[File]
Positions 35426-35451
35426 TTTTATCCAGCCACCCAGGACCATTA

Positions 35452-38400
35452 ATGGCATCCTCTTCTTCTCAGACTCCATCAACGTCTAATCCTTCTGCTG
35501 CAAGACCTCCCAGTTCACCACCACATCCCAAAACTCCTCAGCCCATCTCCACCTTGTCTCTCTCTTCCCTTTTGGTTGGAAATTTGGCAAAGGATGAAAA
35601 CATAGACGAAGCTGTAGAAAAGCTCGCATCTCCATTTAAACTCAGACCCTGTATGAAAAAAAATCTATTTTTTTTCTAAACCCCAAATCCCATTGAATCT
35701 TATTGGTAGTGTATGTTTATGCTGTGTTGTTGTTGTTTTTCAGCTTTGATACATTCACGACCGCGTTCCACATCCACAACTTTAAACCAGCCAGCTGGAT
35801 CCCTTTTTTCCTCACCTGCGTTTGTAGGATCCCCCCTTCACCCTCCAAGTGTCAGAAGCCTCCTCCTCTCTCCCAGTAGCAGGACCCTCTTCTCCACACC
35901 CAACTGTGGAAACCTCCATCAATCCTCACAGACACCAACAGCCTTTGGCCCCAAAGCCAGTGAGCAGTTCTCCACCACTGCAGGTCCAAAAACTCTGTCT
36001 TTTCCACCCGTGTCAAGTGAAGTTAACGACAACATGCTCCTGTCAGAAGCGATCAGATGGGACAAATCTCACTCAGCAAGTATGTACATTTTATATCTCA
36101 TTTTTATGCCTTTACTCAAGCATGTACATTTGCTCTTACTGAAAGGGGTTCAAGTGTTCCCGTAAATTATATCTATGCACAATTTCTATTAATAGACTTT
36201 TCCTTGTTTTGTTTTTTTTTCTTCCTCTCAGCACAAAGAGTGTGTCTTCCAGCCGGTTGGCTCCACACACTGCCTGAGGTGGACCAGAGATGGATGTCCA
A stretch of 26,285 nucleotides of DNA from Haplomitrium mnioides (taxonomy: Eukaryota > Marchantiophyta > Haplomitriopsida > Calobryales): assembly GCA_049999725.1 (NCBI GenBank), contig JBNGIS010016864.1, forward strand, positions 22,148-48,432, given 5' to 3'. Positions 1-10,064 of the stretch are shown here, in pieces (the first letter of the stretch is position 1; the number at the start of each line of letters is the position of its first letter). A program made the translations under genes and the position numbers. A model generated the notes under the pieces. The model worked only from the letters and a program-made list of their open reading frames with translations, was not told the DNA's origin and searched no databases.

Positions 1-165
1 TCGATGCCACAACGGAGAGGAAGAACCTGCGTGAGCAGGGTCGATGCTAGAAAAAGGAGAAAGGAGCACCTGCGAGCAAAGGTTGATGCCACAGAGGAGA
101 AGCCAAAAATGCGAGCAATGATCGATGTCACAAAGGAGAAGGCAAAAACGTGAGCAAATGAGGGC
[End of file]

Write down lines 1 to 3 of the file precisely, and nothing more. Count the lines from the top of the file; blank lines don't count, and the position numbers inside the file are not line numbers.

Positions 35426-35451
35426 TTTTATCCAGCCACCCAGGACCATTA

Positions 35452-38400